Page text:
# monkeysphere-host import-key /etc/ssl/private/ssl-cert-snakeoil.key
If you offer multiple HTTPS websites using the same secret key, you
should add the additional website names with the ‘add-servicename’
See PUBLISHING AND CERTIFYING MONKEYSPHERE SERVICE CERTIFICATES (the
next section) for how to make sure your users can verify the https
service offered by your host once the key is imported and any extra
site names have been added. Note that you can add or remove additional
servicenames at any time, but you’ll need to certify any new ones
PUBLISHING AND CERTIFYING MONKEYSPHERE SERVICE CERTIFICATES
Once the host key has been imported, the corresponding certificate must
be published to the Web of Trust so that users can retrieve the cert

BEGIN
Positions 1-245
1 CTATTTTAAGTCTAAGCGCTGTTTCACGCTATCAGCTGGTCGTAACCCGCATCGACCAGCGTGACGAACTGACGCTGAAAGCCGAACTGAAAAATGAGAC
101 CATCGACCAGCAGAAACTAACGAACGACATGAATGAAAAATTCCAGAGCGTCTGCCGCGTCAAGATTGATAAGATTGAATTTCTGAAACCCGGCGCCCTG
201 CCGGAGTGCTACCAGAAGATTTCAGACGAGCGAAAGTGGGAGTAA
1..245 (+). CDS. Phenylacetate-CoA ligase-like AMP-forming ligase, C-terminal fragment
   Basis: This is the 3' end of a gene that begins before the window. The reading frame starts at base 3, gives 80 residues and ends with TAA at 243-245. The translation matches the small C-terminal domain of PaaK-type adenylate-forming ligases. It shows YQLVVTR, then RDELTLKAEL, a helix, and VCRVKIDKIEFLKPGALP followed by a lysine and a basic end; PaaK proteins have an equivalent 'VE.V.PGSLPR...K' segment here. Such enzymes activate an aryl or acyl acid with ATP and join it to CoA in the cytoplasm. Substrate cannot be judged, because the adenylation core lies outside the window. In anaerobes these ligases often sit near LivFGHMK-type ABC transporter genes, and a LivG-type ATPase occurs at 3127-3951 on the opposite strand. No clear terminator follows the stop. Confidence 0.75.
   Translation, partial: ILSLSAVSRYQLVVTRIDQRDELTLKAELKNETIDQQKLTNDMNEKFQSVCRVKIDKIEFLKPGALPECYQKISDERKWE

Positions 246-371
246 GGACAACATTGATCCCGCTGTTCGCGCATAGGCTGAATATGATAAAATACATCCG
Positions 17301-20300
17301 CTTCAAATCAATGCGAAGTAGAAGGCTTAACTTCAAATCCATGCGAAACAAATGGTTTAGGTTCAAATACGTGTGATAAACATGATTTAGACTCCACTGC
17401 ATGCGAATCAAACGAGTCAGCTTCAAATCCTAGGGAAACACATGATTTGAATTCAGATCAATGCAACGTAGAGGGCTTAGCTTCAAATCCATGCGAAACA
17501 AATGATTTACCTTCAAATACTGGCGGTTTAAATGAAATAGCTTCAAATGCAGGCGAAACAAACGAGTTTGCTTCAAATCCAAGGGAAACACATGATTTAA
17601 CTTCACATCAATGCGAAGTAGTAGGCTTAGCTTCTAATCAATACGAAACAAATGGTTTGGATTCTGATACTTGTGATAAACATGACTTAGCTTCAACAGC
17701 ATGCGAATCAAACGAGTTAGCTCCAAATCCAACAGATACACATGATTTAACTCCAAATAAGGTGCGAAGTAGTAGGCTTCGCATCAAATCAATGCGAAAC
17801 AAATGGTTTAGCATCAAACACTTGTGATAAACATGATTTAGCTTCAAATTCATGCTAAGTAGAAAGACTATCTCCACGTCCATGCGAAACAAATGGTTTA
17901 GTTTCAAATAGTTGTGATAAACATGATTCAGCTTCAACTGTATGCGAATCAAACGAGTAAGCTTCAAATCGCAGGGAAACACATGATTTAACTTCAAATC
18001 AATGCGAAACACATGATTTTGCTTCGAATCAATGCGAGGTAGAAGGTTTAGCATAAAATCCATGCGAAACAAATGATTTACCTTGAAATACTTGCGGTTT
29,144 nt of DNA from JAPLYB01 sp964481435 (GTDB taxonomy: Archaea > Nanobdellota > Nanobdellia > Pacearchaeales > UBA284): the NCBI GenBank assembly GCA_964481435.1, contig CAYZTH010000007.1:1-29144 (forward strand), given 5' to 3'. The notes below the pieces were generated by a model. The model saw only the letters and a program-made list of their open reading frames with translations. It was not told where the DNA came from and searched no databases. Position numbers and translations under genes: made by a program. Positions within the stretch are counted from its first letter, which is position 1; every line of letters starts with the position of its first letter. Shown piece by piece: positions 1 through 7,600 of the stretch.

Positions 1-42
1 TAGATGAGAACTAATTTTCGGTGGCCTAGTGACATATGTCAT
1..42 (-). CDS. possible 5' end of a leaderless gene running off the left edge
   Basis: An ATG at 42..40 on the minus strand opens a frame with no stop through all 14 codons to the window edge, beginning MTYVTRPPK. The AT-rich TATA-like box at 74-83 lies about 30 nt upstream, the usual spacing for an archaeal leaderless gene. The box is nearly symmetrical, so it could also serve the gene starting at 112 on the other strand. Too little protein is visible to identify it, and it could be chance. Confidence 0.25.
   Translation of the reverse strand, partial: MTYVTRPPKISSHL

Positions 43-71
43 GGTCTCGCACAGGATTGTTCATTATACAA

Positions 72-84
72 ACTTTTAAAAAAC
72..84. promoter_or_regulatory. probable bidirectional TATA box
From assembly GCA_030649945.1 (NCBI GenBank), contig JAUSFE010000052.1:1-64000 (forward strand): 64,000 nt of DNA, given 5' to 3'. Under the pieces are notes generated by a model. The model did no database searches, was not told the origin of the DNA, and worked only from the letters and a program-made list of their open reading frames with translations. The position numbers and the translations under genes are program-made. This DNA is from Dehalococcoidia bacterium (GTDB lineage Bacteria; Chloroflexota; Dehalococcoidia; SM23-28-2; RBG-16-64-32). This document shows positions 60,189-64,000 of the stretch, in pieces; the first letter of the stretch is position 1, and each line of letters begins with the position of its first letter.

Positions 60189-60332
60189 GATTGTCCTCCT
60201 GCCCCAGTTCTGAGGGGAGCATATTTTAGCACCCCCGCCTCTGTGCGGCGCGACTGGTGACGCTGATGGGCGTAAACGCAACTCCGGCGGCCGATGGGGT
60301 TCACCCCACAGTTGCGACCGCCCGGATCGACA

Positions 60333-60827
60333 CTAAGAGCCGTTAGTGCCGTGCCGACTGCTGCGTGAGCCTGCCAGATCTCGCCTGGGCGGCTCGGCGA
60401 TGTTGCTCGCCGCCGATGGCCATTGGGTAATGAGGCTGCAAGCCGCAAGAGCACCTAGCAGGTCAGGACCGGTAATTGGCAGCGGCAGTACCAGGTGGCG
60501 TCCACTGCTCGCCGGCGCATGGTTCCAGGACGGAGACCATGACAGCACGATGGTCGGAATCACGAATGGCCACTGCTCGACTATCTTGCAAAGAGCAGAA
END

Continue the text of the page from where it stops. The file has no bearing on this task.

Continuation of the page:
when connecting to the host. The host certificates are published to
the keyserver with the publish-key command:
$ monkeysphere-host publish-key --all
In order for users accessing the system to be able to identify the
host’s service via the monkeysphere, at least one person (e.g. a server
admin) will need to sign the host’s certificate. This is done using
standard OpenPGP keysigning techniques. Usually: pull the host’s
OpenPGP certificate from the keyserver, verify and sign it, and then
re-publish your signature. More than one person can certify any
certificate. Please see
http://web.monkeysphere.info/signing-host-keys/ for more information
and details. Once an admin’s signature is published, users accessing